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Keywords:corporate bonds 

Discussion Paper
The Primary and Secondary Market Corporate Credit Facilities

On April 9, the Federal Reserve announced that it would take additional actions to provide up to $2.3 trillion in loans to support the economy in response to the coronavirus pandemic. Among the initiatives are the Primary Market and Secondary Market Corporate Credit Facilities (PMCCF and SMCCF), whose intent is to provide support for large U.S. businesses that typically finance themselves by issuing debt in capital markets. Corporate bonds support the operations of companies with more than 17 million employees based in the United States and these bonds are key assets for retirees and pension ...
Liberty Street Economics , Paper 20200526a

Report
Corporate Credit Provision

Productive firms can access credit markets directly by issuing corporate bonds or by borrowing through financial intermediaries. In this paper, we study the cyclical properties of corporate credit provision through these two types of debt instruments in major advanced economies. We argue that the cyclicality of corporate credit is closely related to the cyclicality of the types of financial intermediaries active in the provision of credit. When a debt instrument is held by institutions that manage their balance sheets through debt issuance, credit provision through that instrument is ...
Staff Reports , Paper 895

Working Paper
Estimating the Price of Default Risk

A firm's instantaneous probability of default is modeled as a square-root diffusion process. The parameters of these processes are estimated for 188 firms, using both the time series and cross-sectional (term structure) properties of the individual firms' bond prices. Although the estimated models are moderately successful at bond pricing, there is strong evidence of misspecification. The results indicate that single factor models of instantaneous default risk face a significant challenge in matching certain key features of actual corporate bond yield spreads. In particular, such models have ...
Finance and Economics Discussion Series , Paper 1996-29

Journal Article
Trends in credit basis spreads

Market participants and policymakers were surprised by the large, prolonged dislocations in credit market basis trades during the second half of 2015 and the first quarter of 2016. In this article, we examine three explanations proposed by market participants: increased idiosyncratic risks, strategic positioning by asset managers, and regulatory changes. We find some evidence of increased idiosyncratic risk during the relevant period, but limited evidence of asset managers changing their positioning in derivative products. Although we cannot quantify the contribution of these two channels to ...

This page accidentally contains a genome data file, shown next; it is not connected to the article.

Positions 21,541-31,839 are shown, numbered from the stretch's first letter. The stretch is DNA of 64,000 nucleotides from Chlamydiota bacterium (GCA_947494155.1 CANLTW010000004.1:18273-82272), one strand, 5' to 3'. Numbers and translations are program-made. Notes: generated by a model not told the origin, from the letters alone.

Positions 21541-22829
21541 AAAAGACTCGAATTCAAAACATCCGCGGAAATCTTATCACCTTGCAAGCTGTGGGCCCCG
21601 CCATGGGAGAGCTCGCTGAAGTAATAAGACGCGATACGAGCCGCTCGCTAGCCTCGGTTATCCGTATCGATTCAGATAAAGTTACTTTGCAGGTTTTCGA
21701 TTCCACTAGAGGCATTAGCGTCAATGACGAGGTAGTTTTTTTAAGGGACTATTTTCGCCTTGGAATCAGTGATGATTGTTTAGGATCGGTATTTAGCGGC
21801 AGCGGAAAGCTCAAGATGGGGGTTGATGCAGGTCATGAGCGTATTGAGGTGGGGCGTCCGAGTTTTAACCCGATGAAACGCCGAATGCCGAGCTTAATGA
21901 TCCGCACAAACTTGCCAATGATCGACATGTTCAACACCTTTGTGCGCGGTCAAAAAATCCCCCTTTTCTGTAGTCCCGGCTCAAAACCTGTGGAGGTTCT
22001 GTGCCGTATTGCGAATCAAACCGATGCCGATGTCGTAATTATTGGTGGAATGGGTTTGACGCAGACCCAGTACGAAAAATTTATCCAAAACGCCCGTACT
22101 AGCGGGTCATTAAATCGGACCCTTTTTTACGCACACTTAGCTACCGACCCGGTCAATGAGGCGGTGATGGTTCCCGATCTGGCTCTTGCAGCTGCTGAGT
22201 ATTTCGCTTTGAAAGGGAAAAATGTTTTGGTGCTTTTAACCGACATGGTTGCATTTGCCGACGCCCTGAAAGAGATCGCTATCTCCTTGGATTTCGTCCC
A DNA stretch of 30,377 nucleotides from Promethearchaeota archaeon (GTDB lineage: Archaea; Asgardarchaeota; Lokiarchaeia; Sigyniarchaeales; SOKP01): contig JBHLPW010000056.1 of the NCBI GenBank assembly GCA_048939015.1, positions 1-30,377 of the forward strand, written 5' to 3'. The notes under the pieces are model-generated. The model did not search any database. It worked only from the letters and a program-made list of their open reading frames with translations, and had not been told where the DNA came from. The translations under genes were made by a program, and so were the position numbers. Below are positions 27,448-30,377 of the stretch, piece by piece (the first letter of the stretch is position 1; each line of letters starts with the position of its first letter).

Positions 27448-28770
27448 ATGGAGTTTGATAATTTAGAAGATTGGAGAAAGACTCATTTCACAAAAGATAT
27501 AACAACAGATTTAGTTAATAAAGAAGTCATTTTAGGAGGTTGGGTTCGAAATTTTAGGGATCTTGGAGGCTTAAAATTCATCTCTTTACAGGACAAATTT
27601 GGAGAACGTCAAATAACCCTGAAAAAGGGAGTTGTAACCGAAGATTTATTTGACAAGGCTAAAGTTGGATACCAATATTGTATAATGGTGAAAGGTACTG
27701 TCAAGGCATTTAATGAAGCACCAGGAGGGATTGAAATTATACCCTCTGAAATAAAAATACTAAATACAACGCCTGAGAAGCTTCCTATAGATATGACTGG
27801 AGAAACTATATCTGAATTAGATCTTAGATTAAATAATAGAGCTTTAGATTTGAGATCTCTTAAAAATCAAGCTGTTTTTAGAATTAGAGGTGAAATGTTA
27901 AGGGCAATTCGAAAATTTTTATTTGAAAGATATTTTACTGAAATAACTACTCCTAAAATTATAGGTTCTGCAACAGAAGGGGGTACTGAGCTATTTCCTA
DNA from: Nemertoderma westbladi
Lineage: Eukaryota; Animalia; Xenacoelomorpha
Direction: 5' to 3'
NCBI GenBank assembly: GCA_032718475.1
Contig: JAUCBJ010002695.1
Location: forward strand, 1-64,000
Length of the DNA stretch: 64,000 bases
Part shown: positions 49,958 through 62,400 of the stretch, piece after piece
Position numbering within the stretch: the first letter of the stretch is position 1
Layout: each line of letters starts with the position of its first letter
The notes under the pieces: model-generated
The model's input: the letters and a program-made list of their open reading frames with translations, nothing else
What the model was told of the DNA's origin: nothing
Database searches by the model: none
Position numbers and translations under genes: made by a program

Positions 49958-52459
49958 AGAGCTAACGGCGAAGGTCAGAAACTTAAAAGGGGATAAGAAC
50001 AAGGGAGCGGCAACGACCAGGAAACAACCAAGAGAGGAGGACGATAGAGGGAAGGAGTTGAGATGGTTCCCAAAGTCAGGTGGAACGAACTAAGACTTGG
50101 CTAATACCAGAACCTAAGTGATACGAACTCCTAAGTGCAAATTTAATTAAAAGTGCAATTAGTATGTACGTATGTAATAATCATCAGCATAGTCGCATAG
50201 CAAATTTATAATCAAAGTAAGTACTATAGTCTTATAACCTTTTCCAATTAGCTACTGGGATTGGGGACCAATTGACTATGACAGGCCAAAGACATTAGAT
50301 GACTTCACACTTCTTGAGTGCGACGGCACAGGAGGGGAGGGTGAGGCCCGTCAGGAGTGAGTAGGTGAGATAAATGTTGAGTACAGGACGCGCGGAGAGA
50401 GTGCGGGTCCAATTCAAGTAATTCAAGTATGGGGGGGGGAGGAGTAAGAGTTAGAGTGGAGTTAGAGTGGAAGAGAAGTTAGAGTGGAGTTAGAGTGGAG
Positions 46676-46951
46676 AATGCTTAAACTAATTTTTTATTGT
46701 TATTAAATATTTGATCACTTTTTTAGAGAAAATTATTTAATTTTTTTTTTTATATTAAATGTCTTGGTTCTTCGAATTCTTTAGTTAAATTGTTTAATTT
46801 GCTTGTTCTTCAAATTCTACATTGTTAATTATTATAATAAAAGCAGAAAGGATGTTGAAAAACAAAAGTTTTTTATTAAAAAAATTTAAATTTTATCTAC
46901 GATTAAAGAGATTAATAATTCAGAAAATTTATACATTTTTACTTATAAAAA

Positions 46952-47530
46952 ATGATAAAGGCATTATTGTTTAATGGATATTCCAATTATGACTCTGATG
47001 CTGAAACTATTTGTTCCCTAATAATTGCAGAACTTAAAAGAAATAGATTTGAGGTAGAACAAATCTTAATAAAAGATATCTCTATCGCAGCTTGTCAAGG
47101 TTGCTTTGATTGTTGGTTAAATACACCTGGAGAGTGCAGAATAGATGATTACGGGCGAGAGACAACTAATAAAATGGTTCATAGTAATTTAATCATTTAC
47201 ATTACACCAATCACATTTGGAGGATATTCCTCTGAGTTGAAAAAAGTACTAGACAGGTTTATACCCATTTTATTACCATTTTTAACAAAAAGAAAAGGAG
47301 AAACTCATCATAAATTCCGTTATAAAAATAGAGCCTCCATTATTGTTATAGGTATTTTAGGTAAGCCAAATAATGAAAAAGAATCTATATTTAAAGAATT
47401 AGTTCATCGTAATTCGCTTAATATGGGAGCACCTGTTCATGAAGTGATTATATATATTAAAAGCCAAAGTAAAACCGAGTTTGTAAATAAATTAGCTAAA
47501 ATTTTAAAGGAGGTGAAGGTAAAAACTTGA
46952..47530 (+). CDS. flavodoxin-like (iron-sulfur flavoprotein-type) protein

Economic Policy Review , Issue 24-2 , Pages 15-37

Discussion Paper
Corporate Bond Market Liquidity Redux: More Price-Based Evidence

In a recent post, we presented some preliminary evidence suggesting that corporate bond market liquidity is ample. That evidence relied on bid-ask spread and price impact measures. The findings generated significant discussion, with some market participants wondering about the magnitudes of our estimates, their robustness, and whether such measures adequately capture recent changes in liquidity. In this post, we revisit these measures to more thoroughly document how they have varied over time and the importance of particular estimation approaches, trade size, trade frequency, and the ...
Liberty Street Economics , Paper 20160209

Report
Market liquidity after the financial crisis

This paper examines market liquidity in the post-crisis era in light of concerns that regulatory changes might have reduced dealers? ability and willingness to make markets. We begin with a discussion of the broader trading environment, including an overview of regulations and their potential effects on dealer balance sheets and market making, but also considering additional drivers of market liquidity. We document a stagnation of dealer balance sheets after the financial crisis of 2007-09, which occurred concurrently with dealer balance sheet deleveraging. However, using high-frequency trade ...
Staff Reports , Paper 796

Report
Did liquidity providers become liquidity seekers?

The misalignment between corporate bond and credit default swap (CDS) spreads (i.e., CDS-fbond basis) during the 2007-09 financial crisis is often attributed to corporate bond dealers shedding off their inventory, right when liquidity was scarce. This paper documents evidence against this widespread perception. In the months following Lehman?s collapse, dealers, including proprietary trading desks in investment banks, provided liquidity in response to the large selling by clients. Corporate bond inventory of dealers rose sharply as a result. Although providing liquidity, limits to arbitrage, ...
Staff Reports , Paper 650

Report
Credit market choice

Which markets do institutions use to change exposure to credit risk? Using a unique data set of transactions in corporate bonds and credit default swaps (CDS) by large financial institutions, we show that simultaneous transactions in both markets are rare, with an average institution having an 11 percent probability of transacting in both the CDS and bond markets in the same entity in an average week. When institutions do transact in both markets simultaneously, they increase their speculative positions in CDS by 13 cents per dollar of bond transactions, and their hedging positions by 13 ...
Staff Reports , Paper 863

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